Jose Lamas owned 20% of Shoma and Greens and served on Shoma’s board of directors. Throughout 2008, a bad year for real estate, he labored to raise capital for Shoma and find additional investors for Shoma’s projects to fill its capital needs. He spent considerable time trying to line up outside investors and purchasers for Shoma’s projects in an attempt to cure Shoma’s capital deficit. Much of this time was spent speaking on the phone with potential backers and meeting with them over a meal. Lamas also was involved in a lawsuit involving, among other things, the recovery of Shoma assets that his brother-in-law, Mr. Shojaee, had misappropriated. The parties settled in 2008.
Lamas had provided financing for a condominium conversion project called Bella Vista, and when its owner declared bankruptcy, Lamas took it over to try and salvage his investment. Lamas assumed a management role after taking over the Bella Vista project. He negotiated with plumbers and electricians who had worked on the project, took over tenant management, and dealt with existing code violations. After Mr. Lamas took over the project, he was responsible for the day-to-day finances, and he arranged for essential project loans.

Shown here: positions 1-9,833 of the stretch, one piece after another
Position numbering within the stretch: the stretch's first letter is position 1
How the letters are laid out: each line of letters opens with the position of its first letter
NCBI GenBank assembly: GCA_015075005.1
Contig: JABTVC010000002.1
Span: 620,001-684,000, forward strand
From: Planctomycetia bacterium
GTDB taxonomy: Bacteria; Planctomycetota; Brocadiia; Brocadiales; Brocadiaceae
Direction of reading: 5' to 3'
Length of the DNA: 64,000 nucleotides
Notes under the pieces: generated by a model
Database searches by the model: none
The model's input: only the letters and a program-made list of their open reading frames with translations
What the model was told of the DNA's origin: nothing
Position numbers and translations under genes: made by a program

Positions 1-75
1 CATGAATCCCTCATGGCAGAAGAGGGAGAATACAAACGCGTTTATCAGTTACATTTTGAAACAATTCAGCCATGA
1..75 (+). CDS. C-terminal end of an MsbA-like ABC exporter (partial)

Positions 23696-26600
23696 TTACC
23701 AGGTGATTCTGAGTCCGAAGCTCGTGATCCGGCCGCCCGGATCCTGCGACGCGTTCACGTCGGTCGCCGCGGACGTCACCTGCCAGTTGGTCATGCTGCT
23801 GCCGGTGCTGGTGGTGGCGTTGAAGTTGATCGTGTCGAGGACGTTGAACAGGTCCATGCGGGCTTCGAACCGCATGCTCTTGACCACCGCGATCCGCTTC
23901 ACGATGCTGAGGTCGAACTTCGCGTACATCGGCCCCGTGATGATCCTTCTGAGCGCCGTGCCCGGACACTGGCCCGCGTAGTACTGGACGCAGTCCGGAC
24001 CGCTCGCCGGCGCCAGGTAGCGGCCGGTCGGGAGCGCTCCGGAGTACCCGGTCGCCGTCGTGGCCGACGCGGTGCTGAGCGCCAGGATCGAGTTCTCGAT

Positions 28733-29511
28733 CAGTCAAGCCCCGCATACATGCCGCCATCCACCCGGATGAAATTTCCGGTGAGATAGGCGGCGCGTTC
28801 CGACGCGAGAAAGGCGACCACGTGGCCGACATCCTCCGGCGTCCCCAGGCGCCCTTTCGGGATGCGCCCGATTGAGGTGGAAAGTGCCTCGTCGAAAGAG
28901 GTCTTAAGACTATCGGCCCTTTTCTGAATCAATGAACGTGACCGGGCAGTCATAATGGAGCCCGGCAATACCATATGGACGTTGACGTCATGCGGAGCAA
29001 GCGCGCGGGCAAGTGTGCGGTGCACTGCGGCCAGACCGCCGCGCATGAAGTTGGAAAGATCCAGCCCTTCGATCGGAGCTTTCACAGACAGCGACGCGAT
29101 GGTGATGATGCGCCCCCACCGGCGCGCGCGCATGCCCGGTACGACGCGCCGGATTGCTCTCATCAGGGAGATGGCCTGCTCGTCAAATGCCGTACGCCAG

Lamas incurred substantial losses in 2008 from Shoma and Greens. He claimed these losses as a tentative carryback adjustment to 2006, resulting in a tentative refund of $5,260,964.
IRS audited Lamas’s 2006 and 2008 returns, determined that Lamas’s 2008 NOL from Shoma and Greens was passive instead of nonpassive, and ultimately issued a notice of deficiency of $4,911,669 for 2006. During the audit, Mr. Shojaee originally made statements supportive of Lamas, but after yet another family conflict over a real estate project, which didn’t end well for Shojaee, he wrote IRS that Lamas hadn’t been a material participant in Shoma.
Activities were nonpassive. After weighing all the evidence, the Tax Court held that Lamas was a material participant in Shoma and Greens for 2008. As a result, it OK’d his claimed carryback to 2006. The Court cited the following factors in arriving at its decision.